All in all, I can't wait for Uncharted 3, and I will definitely be teaming up with Niall again to dish out the PWNage once again. The game is fantastic when played and ten times better when played with friends. There are a few small issues but they are in no way tragic. The melee system could do with a good going over and the matchmaking system really needs some speeding up but aside from that everything is A-okay. Are Naughty Dog trying to take on the big boys? Yes. Can they? I hope so. This game is going to be amazing. Be excited.

Friday, 29 July 2011

inFamous 2 Review.

Every man at some stage in their lives wants to have superpowers, it’s a simple part of life like playing air guitar and lying to a girl about your age. In 2009, inFamous allowed us to live that dream (the superpowers, not the mime music or saying you’re actually twenty three). We followed the story of Cole McGrath, a gruff anti-hero who had been involuntarily gifted with electric superpowers after a massive blast in his New York-esque hometown of Empire City. The game took many influences from comic books and that served it well. It was a well presented experience that mixed games like Grand Theft Auto with modern classics like Uncharted. With a solid engine and graphic novel style cutscenes inFamous played like any third person shooter but was original and identifiable enough to make it a game that Sony could be proud of.  It also had quite an interesting plot twist that not only left the door open for a sequel but rather ripped the whole thing from the hinges leaving us all waiting for the second half of the story.



Now here we are in 2011 and inFamous 2 is upon us hoping to secure its place as one of PS3’s leading exclusive series. We once again find ourselves in the shoes of our reluctant hero. Still reeling from his shocking revelation at the conclusion of inFamous, Cole is departing Empire City in the hopes of achieving more powers so he’ll be capable of facing The Beast, a very evil, very powerful conduit (mutant) that was foretold in the conclusion of inFamous.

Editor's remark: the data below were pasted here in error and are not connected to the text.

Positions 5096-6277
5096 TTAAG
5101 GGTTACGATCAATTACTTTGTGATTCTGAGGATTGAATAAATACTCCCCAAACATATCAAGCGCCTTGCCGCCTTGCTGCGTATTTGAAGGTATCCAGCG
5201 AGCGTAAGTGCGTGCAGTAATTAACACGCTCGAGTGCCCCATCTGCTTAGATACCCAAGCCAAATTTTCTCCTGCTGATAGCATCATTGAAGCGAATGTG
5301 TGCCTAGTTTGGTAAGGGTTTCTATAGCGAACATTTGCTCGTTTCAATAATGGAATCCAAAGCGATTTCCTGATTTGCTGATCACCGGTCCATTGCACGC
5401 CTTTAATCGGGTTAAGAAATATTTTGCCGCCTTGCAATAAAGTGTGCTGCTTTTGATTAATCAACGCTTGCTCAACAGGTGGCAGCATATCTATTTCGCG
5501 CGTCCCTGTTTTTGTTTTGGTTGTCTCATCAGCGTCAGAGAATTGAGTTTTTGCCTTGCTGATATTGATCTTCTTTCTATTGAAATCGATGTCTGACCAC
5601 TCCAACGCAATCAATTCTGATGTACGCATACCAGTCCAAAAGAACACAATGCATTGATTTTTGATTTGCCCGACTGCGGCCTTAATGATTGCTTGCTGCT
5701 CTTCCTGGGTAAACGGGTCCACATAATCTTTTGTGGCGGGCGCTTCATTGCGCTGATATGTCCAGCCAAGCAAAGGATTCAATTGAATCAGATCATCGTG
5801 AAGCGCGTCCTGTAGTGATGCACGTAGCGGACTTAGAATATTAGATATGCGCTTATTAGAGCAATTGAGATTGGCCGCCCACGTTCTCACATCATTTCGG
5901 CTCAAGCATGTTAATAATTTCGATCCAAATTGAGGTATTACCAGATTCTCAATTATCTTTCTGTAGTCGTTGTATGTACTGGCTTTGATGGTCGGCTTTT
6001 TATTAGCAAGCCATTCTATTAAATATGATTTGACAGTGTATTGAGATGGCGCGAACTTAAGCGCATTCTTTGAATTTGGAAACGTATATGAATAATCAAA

This game is clearly one that takes inspiration from Uncharted 2 (these days, every sequel does), the story is bigger, more emphasis is placed on cinematics and the action is certainly turned up to eleven. The game opens big with a massive fight with The Beast which features an impressive sprint through a collapsing boardwalk and hundreds of civilians running for their lives. The fight ends badly and Cole finds himself on the shores of New Marais, a ruined city based heavily off of New Orleans. He discovers that he needs to collect pieces of radioactive crystal to power a device that is capable of destroying The Beast. The change of scenery is welcome, as by the end of inFamous Empire City felt a little samey. The new marshy setting adds colour to the world and also adds new challenges to the gameplay. The aptly named Flood Town section of the world is particularly fresh as it forces you to be far more cautious to avoid killing yourself in the water while also opening up way more opportunities for electric water carnage. We’ve got all of Cole’s powers from before like electric grenades and the spectacular Ionic Storm but now a few new powers have been implemented as Cole grows more powerful. These powers are pretty unimpressive save for the new Ionic Vortex which works like a miniature tornado that sucks cars, debris and enemies into a swirling pool of badness. Unfortunately the same can be said for the new cryokinetic and pyrokinetic powers that Cole gains during the adventure. While they’re certainly a departure from the electric powers and add a little colour to the gameplay, you’ll still find yourself using the same powers that you’ve been using since the first game. The sad thing is that new powers are all that’s really new to the table in terms of gameplay in inFamous 2. You do join conduit newcomers Nix and Kuo (more on them later) in battle which opens up for some satisfying power combos but generally this feels like you’re replaying the last game instead of really evolving or changing. Also new to the game is Cole’s “Amp” a large metal rod that looks just like a tuning fork and can beat the bad guys to a pulp. This adds a little meat to the lacklustre melee system but I’m afraid that’s offset by just how ridiculous the thing looks. The new setting also brings new enemies. The Militia are your standard shooter enemies and fit perfectly fine into the world while the Corrupted are a nice touch because they only have melee attacks. I like, it adds a little variety to the formula and also motivates the new melee system. The last enemies to be introduced are the Ice Men, hulking supersoldiers with cryokinetic abilities. A deeper story is introduced for these guys but I regret to say it’s never really fleshed out and they end up being just another set of enemies. One annoyance I have with the game is that there are some ridiculous enemies in the game that take a good five minutes to dispose of. Not because they’re challenging, but because they just take ages to wear down. This really marred the flow for me and I really hope I don’t see this again in inFamous 3.